Of the three classes of rock, igneous rock is the most plentiful. Igneous rock forms after a volcano explosion. Mt. Hood in OR has the classic shape of a shield volcano. The Latin word, ignis, means fire and igneous rock forms through the cooling and solidification of magma or lava, a hot molten or partially molten rock material.
Magma is a silicate liquid generated by partial melting of the upper mantle or the lower crust. Different environments of formation, and the cooling rates associated with these, create very different textures and define the two major groupings within igneous rocks: Volcanic or Plutonic.
Volcanic or extrusive rocks result from magma reaching the surface forming minerals such as pumice or basalt. Plutonic or intrusive rocks result when magma cools and crystalizes slowly within the Earth’s crust. A common example of this type is granite. An example of a granite monolith is Half Dome in Yosemite, CA.
Volcanic rocks form when magma rises to the surface and erupt, either as lava or pyroclastic material forming minerals such as pumice or basalt. The rate of cooling of the magma is rapid, and crystal growth is inhibited. Such rocks are termed extrusive rocks. An example is “Pumice Castle” made of pumice that hardened in the vent of Mt. Mazama at Crater Lake in OR. Volcanic rocks are characteristically fine-grained. Their texture is classified as “aphanitic” rock. Volcanic rocks often exhibit structures caused by their eruption, e.g. flow banding (formed by shearing of the lava as it flows), and vesicles (open cavities that represent escaped gasses). In order of composition from mafic (magnesium rich) to felsic (silica rich), volcanic rocks include basalt, andesite, dacite, and rhyolite.
Plutonic rocks result when magma cools and crystalizes slowly within the Earth’s crust. Such rocks are termed intrusive rocks. The name “plutonic” refers to Pluto, Roman god of the underworld. Plutonic rock is made of tightly packed mineral grains, which means it has phaneritic texture. The grains are roughly equal size, meaning that it has equigranular or granular texture. A common example of this type is granite. Shown here is a good example of phaneritic texture in diorite, the plutonic equivilent of andesite.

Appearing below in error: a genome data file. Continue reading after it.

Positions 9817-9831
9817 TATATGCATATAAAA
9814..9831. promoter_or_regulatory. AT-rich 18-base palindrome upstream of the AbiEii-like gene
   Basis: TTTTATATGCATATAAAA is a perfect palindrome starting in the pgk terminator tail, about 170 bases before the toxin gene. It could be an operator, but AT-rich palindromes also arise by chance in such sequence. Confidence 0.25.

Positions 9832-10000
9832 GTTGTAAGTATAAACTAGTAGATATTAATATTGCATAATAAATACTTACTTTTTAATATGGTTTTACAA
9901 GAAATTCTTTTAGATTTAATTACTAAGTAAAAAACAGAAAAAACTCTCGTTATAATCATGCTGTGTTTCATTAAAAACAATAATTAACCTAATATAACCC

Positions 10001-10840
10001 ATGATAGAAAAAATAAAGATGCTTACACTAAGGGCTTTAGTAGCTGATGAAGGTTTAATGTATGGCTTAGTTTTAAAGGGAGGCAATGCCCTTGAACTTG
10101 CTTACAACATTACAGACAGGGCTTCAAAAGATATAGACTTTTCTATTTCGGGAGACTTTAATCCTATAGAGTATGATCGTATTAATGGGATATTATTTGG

The environment of formation produces characteristic textures in igneous rocks, which aid in their identification. There are four types of igneous rock textures.
- Phaneritic has large, interlocking crystals of several minerals that are randomly distributed.
- Porphyritic has well-formed crystals called phenocrysts, set in a very fine-grained or glassy matrix, called the groundmass.
- Aphanitic is a very fine-grained rock where the rock is mostly groundmass.
- Eutaxitic describes a rock with a planar fabric in which flattened pumice clasts are surrounded by a fine-grained groundmass of sintered ash.
An igneous rock from a shallower depth may be classified as intrusive if it did not erupt and extrusive if it did erupt. For example a rock with the same composition could be called gabbro if it were plutonic, diabase if it were intrusive, or basalt if it were extrusive.
Wizard Island rising above the water level is a cinder cone and all that remains of the Mt. Mazama caldera. The island and most of the material around Crater Lake is andecite.
The twelve major igneous rocks are listed below:
- Andesite is an extrusive rock intermediate in composition between rhyolite and basalt. Andesite is the volcanic equivalent of diorite.
- Diorite is an intrusive rock intermediate in composition between gabbro and granite. Diorite is the plutonic equivalent of andesite.
- Basalt is a mafic extrusive rock and is the most widespread of all igneous rocks.
- Gabbro is a dense, mafic intrusive rock that generally occurs as batholiths. Gabbro is the plutonic equivalent of basalt.
- Dacite is a felsic extrusive rock, intermediate in composition between andesite and rhyolite. Dacite is the volcanic equivalent of grandiorite.
- Grandodiorite is an intrusive rock, intermediate in composition between diorite and granite. Granodiorite is the plutonic equivalent of dacite.
- Granite is a felsic, general equigranular, light colored intrusive rock. Granite is the plutonic equivalent of rhyolite.
- Rhyolite is a felsic extrusive rock. It has a high silica content and is very viscous. Rhyolite is the volcanic equivalent of granite.
- Syenite is an intrusive rock, belonging to the alkali series of intermediate plutonic rocks. Syenite is the plutonic equivalent of trachyte.
- Trachyte is an extrusive rock belonging to the alkali series of intermediate volcanic rocks. Trachyte is the volcanic equivalent of syenite.
- Ignimbrite is a pumice-dominated pyroclastic flow deposit formed from the cooling of pyroclastic material ejected from an explosive volcanic eruption.
- Peridotite (Dunite) is a very dense, coarse-grained, olivine-rice, ultra-mafic intrusive rock.
Igneous Rock Building Materials. For the purpose of masonry, eight of the igneous rocks in the above list can be used for building materials. Basalt, gabbro, granite and rhyolite are most commonly known. Grandodiorite, ignimbrite, syenite, and trachyte can be cut and polished for dimension stone for building facings and paving.
Andesite, diorite, and dacite can be used as an aggregate in construction. Peridotite is a source of valuable ores and minerals.
- Shield Volcano: Mt Hood, OR. Elsa B Walton
- Half Dome, Yosemite, CA a granite monolith. John Sullivan en.wikipedia.org/wiki/Granite
- Pumice Castle is solidified pyroclastic material that was in a vent when Mt Mazama (of Crater Lake) erupted. Elsa B Walton
- Diorite has phaneritic texture. www.flexiblelearning.auckland.ac.nz
- Wizard Island Cinder Cone remains in the caldera. Most of the material around Crater Lake is andecite. Elsa B Walton